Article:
Walter Benjamin's Philosophy: Destruction and Experience
Andrew E. Benjamin, Peter Osborne
Psychology Press, 1994 - Philosophy - 298 pages
This collection explores, in Adorno's description, `philosophy directed against philosophy'. The essays cover all aspects of Benjamin's writings, from his early work in the philosophy of art and language, through to the concept of history. The experience of time and the destruction of false continuity are identified as the key themes in Benjamin's understanding of history.
What people are saying - Write a review
We haven't found any reviews in the usual places.
Walter Benjamins Politics of
Afformative Strike Benjamins Critique of Violence
Beware Mexican Ruins OneWay Street and the
On Walter Benjamins Destructive
On Some Kantian Themes in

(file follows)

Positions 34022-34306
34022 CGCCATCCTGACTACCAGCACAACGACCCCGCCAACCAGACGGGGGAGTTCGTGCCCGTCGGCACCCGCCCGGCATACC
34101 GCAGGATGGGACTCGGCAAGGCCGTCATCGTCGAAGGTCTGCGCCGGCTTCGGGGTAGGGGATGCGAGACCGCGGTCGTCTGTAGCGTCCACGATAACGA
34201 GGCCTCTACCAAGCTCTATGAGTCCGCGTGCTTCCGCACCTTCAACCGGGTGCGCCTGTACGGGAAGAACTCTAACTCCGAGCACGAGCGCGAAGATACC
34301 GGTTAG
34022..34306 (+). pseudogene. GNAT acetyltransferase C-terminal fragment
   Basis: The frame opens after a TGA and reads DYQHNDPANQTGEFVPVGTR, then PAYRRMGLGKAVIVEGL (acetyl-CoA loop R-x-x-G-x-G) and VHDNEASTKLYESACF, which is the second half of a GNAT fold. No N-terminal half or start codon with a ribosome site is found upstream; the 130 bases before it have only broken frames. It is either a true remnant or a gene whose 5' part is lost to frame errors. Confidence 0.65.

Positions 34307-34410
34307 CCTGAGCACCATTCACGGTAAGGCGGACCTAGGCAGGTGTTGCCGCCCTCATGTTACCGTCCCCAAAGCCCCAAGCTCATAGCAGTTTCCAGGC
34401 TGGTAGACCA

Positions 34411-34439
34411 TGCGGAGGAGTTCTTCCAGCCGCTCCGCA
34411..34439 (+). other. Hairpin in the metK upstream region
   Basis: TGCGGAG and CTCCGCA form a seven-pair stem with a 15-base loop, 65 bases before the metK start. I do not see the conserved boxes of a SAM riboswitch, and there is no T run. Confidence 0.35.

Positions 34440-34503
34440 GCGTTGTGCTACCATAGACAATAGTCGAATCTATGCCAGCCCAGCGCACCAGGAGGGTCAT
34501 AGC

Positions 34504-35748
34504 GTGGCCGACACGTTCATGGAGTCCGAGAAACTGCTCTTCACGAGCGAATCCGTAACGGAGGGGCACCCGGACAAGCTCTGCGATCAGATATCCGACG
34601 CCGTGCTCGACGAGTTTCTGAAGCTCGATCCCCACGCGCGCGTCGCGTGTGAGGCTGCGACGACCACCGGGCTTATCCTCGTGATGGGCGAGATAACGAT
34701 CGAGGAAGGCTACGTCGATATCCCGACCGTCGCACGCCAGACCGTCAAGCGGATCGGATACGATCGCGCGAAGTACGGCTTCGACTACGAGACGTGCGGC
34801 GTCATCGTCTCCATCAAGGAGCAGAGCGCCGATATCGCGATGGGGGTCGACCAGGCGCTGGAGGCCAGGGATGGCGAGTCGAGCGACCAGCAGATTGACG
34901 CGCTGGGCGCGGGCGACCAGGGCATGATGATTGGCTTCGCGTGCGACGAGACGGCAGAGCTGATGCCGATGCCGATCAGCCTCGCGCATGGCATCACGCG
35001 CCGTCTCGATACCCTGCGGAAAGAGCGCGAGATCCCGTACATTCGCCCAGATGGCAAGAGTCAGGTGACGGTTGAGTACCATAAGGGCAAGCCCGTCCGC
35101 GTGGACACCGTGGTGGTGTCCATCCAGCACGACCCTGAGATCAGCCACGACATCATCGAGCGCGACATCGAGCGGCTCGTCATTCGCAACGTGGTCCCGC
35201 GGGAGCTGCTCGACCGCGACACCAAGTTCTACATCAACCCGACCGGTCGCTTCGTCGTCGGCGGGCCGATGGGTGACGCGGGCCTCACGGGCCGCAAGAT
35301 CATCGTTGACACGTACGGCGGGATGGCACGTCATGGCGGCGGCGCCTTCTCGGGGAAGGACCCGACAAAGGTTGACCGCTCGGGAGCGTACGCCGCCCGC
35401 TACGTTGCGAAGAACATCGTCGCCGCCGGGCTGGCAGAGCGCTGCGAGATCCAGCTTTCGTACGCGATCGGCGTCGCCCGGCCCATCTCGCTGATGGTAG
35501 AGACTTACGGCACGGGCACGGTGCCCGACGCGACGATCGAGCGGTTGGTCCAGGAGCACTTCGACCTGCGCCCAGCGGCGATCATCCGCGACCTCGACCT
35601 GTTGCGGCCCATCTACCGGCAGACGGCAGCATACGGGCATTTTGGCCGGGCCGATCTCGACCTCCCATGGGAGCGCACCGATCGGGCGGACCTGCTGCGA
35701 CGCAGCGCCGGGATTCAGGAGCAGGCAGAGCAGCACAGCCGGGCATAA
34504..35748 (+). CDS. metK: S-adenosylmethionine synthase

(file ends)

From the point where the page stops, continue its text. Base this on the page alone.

Adorno aesthetic aestheticization afformative Age of Mechanical already apocatastasis appearance Arcades Project artwork aura auratic authenticity avant-garde Baudelaire becomes Benja Benjamin writes Benjamin's thought bourgeois Brecht concept constitutive critical critique cultural Dadaist Dasein destructive character distance epochal present essay event experience Fascism film Frankfurt am Main future German Tragic Drama Gershom Scholem Gesammelte Schriften Heidegger's historical materialism historical object historicism human Ibid idea ideology Illuminations imparting interpretation Kafka Kafka's language Leibniz marks Marxism Mechanical Reproduction mediacy Messianic metaphysics modern monad Monadology montage mythical nature now-time O-WS One-Way Street ontology Origin of German Passagen-Werk past philosophy of history political positing possibility precisely pure violence question radical reading redemption relation remains repetition revolution revolutionary Scholem sense singular social space structure Suhrkamp Surrealism Surrealist task teleology temporal theology theory thing tradition transformed translated Trauerspiel truth unique unity Walter Benjamin Werner Kraft